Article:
Our fifth day going east from Bowness-on-Solway took us from Lanercost Priory to Gilsland, the county line between Cumbria and Northumberland.
It felt a bit like the real wall walk started as we headed east from Lanercost. Before that it was a lovely walk through English countryside. We finally got to see Hadrian’s wall, not just stones from the wall used in other buildings. That is because we were moving into less populated, more rugged terrain: Fewer buildings that needed stone (like the Priory) and harder to take the stones far.
Path, wall reamins and road running arrow straight.
Stile built into a stone wall.
Straight path forward.
Pedestrian bridge over the Irthing River at Willowford.
Remains of the Roman abutment at Willowford, the river shifted away from the bridge over the past 1500 or so years.
Looking back to the blue sky.
Looking forward to stormy skies.
We usually eat all of our artichokes, especially the larger ones, so we don’t see the flowers, but were away for three weeks and this one got away.
Cee’s Flower of the day
Time and tide wait for no man…or woman.
Last Sunday night the crescent moon and Venus were in dramatic sync.
I was trying to be in that beautiful time, so I didn’t fire up my computer to learn how to use the timer setting on my new camera so I could take a picture without camera shake. “No problem,” I naively thought; I would look up the directions and have a second go at a really clear shot on Monday.
The shot is pretty clear, you can see the star and, if you look closely, a small trail of starlight on the water…but the alignment was gone. The moon and star march to different drummers. Time had moved on.
Walking the dogs yesterday evening, the sunset was our signal to call it a day and head for home.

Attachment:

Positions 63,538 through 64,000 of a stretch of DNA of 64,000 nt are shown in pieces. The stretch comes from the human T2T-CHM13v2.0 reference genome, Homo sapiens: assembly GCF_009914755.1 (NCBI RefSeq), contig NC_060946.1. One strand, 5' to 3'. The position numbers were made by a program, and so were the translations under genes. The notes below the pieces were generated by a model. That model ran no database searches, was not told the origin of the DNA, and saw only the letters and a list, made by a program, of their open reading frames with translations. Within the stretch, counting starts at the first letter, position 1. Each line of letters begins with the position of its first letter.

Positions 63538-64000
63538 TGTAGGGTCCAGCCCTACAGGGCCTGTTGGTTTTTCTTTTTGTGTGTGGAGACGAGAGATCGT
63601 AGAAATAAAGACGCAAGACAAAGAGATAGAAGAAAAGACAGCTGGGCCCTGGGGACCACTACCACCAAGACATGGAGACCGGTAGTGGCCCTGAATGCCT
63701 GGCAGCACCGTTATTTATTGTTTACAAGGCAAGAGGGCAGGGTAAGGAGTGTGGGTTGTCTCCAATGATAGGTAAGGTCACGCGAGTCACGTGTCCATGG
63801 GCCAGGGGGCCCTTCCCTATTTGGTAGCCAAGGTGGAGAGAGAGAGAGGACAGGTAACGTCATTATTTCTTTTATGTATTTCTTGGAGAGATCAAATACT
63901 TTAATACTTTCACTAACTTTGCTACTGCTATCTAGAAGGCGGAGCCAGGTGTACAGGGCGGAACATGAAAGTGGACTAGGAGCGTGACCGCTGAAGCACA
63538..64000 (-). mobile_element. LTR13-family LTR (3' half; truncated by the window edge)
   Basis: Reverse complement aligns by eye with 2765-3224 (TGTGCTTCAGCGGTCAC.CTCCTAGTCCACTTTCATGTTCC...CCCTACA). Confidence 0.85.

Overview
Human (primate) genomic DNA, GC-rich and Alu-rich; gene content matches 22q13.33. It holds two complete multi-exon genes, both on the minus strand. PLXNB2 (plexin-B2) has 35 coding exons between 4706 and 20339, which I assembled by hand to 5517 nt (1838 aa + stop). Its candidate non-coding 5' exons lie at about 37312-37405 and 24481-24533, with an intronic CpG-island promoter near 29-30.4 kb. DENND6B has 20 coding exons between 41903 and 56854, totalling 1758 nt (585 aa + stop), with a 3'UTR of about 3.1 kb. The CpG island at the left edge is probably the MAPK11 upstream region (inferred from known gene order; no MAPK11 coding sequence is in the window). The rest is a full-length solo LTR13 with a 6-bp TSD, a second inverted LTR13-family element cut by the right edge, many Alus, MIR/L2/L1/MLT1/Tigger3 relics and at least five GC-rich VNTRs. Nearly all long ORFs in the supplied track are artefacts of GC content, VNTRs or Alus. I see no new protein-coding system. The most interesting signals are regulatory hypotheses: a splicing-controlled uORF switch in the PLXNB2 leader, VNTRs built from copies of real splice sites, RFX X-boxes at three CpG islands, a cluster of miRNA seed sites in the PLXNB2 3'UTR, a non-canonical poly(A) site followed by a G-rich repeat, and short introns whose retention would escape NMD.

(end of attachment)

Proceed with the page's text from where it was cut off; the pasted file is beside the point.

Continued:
Lens Artists Photo Challenge: Time to Relax
Sex sells. Can we change that?
Here’s why I ask: the very serious news of the past few weeks, and there was more than I could handle of that, was pre-empted Friday by the “breaking news” that there is even more evidence that the Difficult Toddler does’t bother to keep it in his pants and pays people to say he can. This isn’t news, although it is broken, in many ways.
Once again we are distracted, even those of us who don’t want to be, because yawn, he did it with a Playboy model, then tried to bury the story because he might look bad to his “base”* right before the election and not have time to lie his way out of it.
I’d like to be hearing more about the supreme court nominee, what progress has been made at disassembling the appalling situation at the border (and what is being done to make sure it can’t happen again), how Russia works to manipulate elections so that we can guard against it…so many things. Instead it’s Playboy Bunny time again!
*That “moral” group who obviously think “family values” is a deal you get at the local diner, not about honoring relationships and treating your spouse and children with respect.
Mural with skeletons of sealife.
Mural with porpoise skeleton.
Cee’s Fun Foto Challenge this week brought to mind my very brief visit to Harberton on Tierra del Fuego.